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Of the 50 states in the United States of America, 46 states (and the District of Columbia) require a private investigator to have a license in order to perform his or her investigative duties.

States that do not require a license:

After recent laws passed in Alabama and Colorado, the four states that do not require a private investigator/private detective to have a license are as follows:

Alaska*, Mississippi, South Dakota, and Wyoming.

*Although there is no licensing requirement in the state of Alaska, certain cities (such as Anchorage and Fairbanks) do have their own private investigator licensing requirements.

States that do require a license:

The following states require investigators to have a license:

Alabama, Arizona, Arkansas, California, Colorado, Connecticut, Delaware, Florida, Georgia, Hawaii, Idaho, Illinois, Indiana, Iowa, Kansas, Kentucky, Louisiana, Maine, Maryland, Massachusetts, Michigan, Minnesota, Mississippi, Missouri, Montana, Nebraska, Nevada, New Hampshire, New Jersey, New Mexico, New York, North Carolina, North Dakota, Ohio, Oklahoma, Oregon, Pennsylvania, Rhode Island, South Carolina, Tennessee, Texas, Utah, Vermont, Virginia, Washington, West Virginia, and Wisconsin.

What is a private investigator?

While each state has its own definition of a private investigator, in general, a private investigator is someone who is hired for a fee or other consideration to obtain information regarding the habits, conduct, whereabouts, or trustworthiness of people; the location of stolen property; and/or the cause or responsibility of accidents, injuries, or fires. Private investigators can also be tasked to secure evidence for use in a court proceeding or other hearing.

What is required to become a private investigator?

Laws vary by state, ranging from zero years of experience up to six years/10,000 hours of experience. Of the states that require a private investigator to have a license, ten states have absolutely no requirements regarding previous experience, while other states, such as Nevada, require 10,000 hours of experience. Another example is Maine, which requires six years of experience. In most states, at least two years of related experience is required before obtaining a license.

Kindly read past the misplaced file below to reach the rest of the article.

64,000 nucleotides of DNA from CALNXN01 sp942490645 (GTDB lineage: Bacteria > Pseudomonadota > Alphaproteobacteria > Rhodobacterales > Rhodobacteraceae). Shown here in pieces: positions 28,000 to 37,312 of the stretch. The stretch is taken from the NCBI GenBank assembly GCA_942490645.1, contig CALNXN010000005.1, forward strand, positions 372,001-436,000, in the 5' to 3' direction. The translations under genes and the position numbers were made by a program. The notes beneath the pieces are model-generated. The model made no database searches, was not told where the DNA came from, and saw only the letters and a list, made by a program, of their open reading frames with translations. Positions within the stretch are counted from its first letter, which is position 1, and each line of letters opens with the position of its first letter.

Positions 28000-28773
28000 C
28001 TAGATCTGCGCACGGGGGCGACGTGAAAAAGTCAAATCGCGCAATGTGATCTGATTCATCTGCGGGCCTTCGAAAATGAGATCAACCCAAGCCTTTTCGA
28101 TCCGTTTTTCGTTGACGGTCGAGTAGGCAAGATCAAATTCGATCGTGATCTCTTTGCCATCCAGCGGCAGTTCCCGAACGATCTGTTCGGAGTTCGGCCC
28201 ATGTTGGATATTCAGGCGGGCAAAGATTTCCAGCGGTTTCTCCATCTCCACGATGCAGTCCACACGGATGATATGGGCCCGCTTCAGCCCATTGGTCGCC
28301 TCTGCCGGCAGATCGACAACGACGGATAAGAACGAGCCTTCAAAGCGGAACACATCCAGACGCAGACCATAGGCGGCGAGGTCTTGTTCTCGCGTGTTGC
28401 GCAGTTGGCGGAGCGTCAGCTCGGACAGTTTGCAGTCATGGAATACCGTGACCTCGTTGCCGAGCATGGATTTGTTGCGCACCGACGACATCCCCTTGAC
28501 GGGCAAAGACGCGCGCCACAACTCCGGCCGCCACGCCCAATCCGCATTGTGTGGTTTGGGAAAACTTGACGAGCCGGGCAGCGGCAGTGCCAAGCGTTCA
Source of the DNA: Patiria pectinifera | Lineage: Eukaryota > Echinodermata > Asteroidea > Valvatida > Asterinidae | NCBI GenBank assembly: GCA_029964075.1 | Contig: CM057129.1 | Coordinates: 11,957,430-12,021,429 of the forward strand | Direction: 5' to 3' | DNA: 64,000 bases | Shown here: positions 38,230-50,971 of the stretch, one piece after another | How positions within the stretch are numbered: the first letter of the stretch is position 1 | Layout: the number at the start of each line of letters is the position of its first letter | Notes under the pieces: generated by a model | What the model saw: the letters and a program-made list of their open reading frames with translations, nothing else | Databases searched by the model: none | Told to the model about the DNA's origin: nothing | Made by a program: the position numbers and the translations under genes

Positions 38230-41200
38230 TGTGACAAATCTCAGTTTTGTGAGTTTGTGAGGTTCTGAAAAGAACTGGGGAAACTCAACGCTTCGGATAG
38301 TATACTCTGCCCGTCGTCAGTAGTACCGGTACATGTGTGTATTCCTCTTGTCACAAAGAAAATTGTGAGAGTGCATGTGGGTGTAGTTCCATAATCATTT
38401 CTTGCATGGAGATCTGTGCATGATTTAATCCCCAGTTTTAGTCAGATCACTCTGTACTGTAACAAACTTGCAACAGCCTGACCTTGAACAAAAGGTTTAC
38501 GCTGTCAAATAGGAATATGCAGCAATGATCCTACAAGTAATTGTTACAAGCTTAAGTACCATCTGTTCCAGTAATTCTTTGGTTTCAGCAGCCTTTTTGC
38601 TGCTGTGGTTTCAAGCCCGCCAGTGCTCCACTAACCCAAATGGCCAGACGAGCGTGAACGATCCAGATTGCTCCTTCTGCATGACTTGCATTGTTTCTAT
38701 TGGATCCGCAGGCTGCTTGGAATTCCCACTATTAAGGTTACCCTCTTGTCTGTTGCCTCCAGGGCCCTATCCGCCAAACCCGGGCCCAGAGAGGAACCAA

Additional resources:

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13 replies
  1. Daniel Landis CPI
    Daniel Landis CPI says:

    HELLO Brian are you there ? Is this site still operational:- ???? I was not sure if there was anyone moderating his site. I have written a post about licensing laws in Idaho but it appears it is not being displayed. I have also written an email to the editor regarding the same issues, Should Diligentia group or any of it’s readers care to know about the laws of licensing in the United States, they have changed. Many state which use to have NO licensing at all, now have select cities which require it. Idaho is the biggest example of this , with Idaho select cities being very strict when enforcing an Investigator who is unlicensed.

    • Daniel Landis CPI
      Daniel Landis CPI says:

      not sure what happened to the long detailed message but, oh well such is luck, right? Anyway, if any of our PI friends are interested in knowing PI Licensing laws that have made some changes especially in Idaho where we seem to have several PI’s operating in cities illegally without the proper Investigations license and Insurance, Bond and passed background check.

      Contact the PIAI.us for more info and glad to know that the diligetiagroup.com is still up and running:-) REMEMBER, Idaho does have licensing, don’t get the penalties . Hire a PI in Idaho who is licensed if the city requires it. Better to be safe than sorry and have your work hold up in court.

  2. IPIA Director of Investigations
    IPIA Director of Investigations says: